• The starch is primarily used as a thickener in many foods such as puddings and sauces.
• It can be used in place of flour or cornstarch in various recipes. 1 tsp of arrowroot can be substituted for 1 tbsp of flour, and 2 tsp of arrowroot can be substituted for 1 tbsp of cornstarch.
• The powder should be mixed with a cool liquid before being introduced to a recipe, and it should be added towards the end, since overcooking can destroy the gelling properties of arrowroot. Once the mixture thickens, remove immediately to prevent thinning.
• Arrowroot thickens at lower temperatures unlike thickeners made with flour or cornstarch.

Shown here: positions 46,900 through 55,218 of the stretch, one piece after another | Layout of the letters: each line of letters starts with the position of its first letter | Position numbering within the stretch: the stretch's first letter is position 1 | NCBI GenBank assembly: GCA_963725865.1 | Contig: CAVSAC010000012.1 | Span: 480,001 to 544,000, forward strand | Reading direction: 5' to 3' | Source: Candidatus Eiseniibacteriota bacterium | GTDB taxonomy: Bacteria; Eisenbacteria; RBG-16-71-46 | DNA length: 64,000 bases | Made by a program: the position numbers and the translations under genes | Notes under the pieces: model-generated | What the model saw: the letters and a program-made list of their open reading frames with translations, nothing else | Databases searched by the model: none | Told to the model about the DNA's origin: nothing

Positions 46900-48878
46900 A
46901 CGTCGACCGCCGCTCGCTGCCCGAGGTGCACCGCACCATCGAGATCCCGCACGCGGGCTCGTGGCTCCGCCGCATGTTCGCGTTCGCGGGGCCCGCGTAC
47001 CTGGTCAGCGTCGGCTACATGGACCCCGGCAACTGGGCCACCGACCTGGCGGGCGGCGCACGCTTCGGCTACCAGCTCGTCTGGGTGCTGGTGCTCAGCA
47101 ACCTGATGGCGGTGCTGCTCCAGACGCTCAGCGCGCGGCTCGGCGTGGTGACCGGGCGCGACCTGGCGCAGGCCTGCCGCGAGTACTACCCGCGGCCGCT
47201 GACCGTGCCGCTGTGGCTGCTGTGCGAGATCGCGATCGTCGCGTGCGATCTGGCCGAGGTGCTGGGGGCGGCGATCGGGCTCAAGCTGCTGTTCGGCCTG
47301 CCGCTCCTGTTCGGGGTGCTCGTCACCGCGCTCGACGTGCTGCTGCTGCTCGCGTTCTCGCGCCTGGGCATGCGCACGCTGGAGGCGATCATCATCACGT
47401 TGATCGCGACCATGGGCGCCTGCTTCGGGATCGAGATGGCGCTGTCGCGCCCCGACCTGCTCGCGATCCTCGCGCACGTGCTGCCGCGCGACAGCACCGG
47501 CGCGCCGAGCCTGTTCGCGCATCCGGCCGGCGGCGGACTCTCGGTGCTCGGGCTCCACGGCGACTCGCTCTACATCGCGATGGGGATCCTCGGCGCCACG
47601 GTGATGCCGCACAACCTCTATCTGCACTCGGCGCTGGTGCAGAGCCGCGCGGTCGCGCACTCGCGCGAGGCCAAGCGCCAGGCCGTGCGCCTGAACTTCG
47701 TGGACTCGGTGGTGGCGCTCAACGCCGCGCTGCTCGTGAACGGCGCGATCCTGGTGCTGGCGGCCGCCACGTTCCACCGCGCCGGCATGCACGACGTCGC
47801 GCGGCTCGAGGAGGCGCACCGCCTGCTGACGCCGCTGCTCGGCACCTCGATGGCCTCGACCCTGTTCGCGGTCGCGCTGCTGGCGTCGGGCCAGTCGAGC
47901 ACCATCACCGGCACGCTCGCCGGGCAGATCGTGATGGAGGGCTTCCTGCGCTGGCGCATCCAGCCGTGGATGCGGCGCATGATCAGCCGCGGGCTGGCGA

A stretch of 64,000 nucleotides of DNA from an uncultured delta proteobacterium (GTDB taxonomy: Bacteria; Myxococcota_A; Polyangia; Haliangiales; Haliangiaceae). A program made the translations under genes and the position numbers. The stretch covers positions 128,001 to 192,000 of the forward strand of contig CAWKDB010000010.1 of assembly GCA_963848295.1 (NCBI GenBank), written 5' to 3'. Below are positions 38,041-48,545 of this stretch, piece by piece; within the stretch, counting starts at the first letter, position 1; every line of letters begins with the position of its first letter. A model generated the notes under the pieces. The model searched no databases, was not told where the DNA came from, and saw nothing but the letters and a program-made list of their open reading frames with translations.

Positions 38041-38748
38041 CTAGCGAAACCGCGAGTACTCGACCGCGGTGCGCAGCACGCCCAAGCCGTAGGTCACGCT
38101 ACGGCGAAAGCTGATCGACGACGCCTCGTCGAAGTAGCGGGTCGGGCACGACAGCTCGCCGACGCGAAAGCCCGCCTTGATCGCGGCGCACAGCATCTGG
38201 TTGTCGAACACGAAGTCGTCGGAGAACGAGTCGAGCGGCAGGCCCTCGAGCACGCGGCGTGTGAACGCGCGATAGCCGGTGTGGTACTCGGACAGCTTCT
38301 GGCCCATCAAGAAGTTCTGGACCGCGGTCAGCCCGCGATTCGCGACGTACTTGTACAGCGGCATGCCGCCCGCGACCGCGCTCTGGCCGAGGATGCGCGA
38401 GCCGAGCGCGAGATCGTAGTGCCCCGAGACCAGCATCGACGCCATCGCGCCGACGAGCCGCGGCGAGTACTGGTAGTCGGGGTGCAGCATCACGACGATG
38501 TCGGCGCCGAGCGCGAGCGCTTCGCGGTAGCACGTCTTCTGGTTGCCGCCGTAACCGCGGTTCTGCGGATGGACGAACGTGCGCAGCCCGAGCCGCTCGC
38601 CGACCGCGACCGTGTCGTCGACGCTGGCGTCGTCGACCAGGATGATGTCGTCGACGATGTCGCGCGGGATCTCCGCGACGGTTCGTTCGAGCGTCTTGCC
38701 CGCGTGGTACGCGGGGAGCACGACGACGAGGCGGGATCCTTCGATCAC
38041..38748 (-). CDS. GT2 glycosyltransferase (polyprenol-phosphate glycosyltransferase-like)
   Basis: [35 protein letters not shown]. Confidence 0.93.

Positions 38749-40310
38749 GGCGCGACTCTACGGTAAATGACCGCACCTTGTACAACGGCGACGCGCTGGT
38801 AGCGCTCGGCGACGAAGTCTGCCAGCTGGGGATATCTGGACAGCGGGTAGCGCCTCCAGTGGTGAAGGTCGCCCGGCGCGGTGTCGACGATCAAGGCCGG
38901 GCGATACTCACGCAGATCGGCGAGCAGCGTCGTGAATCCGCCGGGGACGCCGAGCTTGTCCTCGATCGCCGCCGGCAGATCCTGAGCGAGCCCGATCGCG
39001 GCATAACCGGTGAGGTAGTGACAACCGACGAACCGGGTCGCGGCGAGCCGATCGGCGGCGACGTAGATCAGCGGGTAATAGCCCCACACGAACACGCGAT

• Unlike many starches, arrowroot turns clear as it sets, and will not interrupt the color of dishes it is included in.
• Since arrowroot flour is very bland, it is used in neutral recipes.
• The whole root can be used in recipes too. The papery layer should be peeled off before the root is boiled or fried. It can be prepared into chips, flavoured with salt and/or spices.
• In baking, it is used as a thickening agent for fruit pie fillings and glazes. It is also used in the preparation of arrowroot cookies. It makes shimmering fruit gels.
• Lack of gluten in arrowroot flour makes it useful as a replacement for wheat flour in baking.
• It is also used in the preparation of homemade ice cream since it prevents the formation of ice crystals.
• Korean cuisine uses arrowroot in the form of noodles. Other oriental cuisines also use it for thickening acidic foods such as sweet and sour sauce etc.